Media hype can help drum up interest in the Super Bowl, a new TV show or some other event and boost interest and ratings.
But in the stock market, heavy media coverage is often a lagging indicator, kicking in after a stock has already enjoyed a big run.
Magazines like Fortune and Forbes typically run cover photos and profiles of companies or CEOs in part to satisfy their readers' interest in finding the secrets to success. That helps sell copies.
IBD's goal is to help investors find the next Apple (AAPL) or Microsoft (MSFT) before they become household names. When those companies start attracting widespread media attention, it's time for investors to become cautious.
Instead, look for sell signals, such as a climax run or the failure of a late-stage base, that indicate the stock's run is finished.
Oracle (ORCL) is a good example of a stock that began attracting huge media attention after it had already enjoyed a huge run-up.
Oracle cleared an 11.76 buy point (adjusted for a pair of 2-for-1 splits, both in 2000) in a flat base-on-base pattern in the week ended Oct. 29, 1999. Over the next year, it quadrupled to a peak of 46.47 in the week of Sept. 1, 2000, about six months after tech bubble reached its zenith.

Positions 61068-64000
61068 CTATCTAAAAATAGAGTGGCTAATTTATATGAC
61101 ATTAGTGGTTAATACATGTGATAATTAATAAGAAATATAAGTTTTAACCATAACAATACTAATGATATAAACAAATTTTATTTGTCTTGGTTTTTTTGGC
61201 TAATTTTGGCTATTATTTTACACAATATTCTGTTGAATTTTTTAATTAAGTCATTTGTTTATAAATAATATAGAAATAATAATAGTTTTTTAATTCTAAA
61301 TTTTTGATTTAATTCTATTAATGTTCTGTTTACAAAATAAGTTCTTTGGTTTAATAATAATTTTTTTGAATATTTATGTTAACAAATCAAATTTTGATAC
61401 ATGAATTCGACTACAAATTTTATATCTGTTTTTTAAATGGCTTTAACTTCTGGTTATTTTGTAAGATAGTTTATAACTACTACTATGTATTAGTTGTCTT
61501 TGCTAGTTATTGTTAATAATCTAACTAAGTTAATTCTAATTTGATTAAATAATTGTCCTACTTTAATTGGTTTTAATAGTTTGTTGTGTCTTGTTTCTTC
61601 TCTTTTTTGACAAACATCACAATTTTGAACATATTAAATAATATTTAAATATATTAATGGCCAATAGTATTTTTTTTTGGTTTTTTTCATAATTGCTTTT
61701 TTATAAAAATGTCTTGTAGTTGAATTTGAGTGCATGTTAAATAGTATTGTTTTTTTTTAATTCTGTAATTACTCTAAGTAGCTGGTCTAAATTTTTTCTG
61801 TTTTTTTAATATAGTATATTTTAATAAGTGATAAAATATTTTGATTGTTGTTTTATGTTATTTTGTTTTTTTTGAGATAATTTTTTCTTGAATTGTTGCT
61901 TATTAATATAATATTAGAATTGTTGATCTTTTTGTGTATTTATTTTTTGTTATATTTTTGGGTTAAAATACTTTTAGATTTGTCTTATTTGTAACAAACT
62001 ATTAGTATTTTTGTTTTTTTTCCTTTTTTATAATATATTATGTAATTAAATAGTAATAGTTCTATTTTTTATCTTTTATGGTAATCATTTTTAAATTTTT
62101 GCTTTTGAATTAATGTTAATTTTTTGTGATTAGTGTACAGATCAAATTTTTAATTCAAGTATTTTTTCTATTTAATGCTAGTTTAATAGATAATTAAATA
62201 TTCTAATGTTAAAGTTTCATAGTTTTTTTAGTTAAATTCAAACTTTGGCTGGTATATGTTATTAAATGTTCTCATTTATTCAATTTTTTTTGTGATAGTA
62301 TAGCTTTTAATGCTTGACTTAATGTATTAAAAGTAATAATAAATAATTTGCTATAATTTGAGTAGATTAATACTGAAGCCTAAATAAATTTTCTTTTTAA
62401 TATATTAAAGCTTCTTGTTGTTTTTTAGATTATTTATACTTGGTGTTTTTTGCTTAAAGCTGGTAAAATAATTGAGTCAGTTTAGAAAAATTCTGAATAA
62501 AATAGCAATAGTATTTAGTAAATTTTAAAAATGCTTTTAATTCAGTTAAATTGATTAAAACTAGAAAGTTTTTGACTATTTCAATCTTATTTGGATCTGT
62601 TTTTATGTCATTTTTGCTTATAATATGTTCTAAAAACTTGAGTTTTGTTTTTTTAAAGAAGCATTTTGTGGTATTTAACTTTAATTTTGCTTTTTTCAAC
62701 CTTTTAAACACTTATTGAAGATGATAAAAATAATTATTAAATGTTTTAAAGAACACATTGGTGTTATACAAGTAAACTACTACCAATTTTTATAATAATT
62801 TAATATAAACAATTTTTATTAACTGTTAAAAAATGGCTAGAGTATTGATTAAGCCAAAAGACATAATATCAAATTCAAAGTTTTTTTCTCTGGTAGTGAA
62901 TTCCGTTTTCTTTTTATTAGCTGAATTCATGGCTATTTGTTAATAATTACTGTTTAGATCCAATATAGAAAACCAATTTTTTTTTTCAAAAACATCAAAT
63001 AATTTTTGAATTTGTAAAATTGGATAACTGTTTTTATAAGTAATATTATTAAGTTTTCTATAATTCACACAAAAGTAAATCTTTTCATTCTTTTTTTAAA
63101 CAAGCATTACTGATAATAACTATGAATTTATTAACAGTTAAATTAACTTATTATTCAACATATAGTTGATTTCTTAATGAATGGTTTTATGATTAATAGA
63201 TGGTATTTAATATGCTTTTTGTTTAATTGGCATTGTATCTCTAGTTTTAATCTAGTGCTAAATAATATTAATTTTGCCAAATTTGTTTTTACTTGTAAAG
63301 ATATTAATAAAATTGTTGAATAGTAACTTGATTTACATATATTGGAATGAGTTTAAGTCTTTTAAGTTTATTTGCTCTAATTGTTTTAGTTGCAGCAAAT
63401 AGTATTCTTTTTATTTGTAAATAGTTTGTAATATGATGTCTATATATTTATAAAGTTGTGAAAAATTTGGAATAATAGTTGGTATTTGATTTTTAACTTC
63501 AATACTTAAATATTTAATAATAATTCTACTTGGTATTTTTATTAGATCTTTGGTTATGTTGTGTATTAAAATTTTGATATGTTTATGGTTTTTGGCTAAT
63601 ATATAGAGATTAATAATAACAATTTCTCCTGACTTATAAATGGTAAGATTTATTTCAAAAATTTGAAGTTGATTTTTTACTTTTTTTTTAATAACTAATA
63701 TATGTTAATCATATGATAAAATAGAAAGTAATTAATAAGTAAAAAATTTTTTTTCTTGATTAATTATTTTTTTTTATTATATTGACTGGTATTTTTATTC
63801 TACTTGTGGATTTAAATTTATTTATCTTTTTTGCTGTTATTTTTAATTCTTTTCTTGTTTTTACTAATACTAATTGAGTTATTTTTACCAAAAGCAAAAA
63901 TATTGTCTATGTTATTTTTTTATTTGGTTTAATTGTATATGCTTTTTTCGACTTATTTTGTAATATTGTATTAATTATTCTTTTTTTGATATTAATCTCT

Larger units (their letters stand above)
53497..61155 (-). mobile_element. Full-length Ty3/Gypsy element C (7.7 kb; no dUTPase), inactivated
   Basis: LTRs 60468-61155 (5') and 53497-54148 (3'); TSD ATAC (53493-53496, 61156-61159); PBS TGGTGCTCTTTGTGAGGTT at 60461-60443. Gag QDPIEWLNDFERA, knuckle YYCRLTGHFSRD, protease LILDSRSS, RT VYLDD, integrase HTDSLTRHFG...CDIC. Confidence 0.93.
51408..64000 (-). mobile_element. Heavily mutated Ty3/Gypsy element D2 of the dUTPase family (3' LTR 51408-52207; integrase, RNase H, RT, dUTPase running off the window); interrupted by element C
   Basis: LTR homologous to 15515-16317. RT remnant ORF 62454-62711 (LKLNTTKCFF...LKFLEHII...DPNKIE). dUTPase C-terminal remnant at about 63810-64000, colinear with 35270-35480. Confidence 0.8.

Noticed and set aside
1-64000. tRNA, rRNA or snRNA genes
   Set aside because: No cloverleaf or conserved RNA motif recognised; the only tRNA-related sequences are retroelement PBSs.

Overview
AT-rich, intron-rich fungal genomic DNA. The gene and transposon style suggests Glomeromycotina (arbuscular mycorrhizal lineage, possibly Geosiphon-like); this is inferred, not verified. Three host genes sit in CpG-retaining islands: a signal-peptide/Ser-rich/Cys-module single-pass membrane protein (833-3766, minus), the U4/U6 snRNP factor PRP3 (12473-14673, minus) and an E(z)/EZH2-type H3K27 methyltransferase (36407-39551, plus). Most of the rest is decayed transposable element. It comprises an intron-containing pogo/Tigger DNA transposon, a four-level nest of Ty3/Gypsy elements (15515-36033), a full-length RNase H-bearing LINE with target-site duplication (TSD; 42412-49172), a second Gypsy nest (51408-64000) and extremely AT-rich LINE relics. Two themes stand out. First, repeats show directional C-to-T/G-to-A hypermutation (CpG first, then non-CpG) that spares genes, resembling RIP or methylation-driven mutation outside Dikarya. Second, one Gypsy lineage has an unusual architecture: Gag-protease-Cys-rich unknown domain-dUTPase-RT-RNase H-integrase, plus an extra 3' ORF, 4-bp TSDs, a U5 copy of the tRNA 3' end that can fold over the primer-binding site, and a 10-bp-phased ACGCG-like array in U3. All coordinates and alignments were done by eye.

The database and business software developer continued to attract media attention as it was peaking. IBD ran stories on the company in March 2000. In June that year, Oracle founder and CEO Larry Ellison was quoted as saying that the company's potential was "breathtaking.
Such hyperbole coming from corporate executives, analysts or pundits is usually a cue for shareholders to take a close look at the stock. In fact, Ellison's comments came not long after the stock hit a peak at 45 in the week ended March 31, 2000. A couple weeks later, it launched into a gut-wrenching 26% plunge through the 10-week line. (1) Though volume was only modestly above average, shareholders could have been forgiven for getting out there, even though the stock later rebounded to a high of 46.47.
Ellison then appeared on the cover of Forbes on Nov. 20, 2000. In the months before then, signs that the stock was breaking down were even more pronounced.
First, the S&P 500 had racked up a lot of distribution days in late August, after the Federal Reserve's rate hikes began to cool the economy.
About a month later, in the week ended Oct. 6, 2000 (2), Oracle plunged 14% in huge volume after breaking down from a late-stage base. It sank decisively below its 10-week line and then sliced through the 40-week line. That was a definite sell signal.
By September 2001, Oracle slid to a low of 10.16 — below the initial buy point. When you sense that the stock has become so popular that it seems almost everybody around you owns it, then there's typically only one way for it to go — down.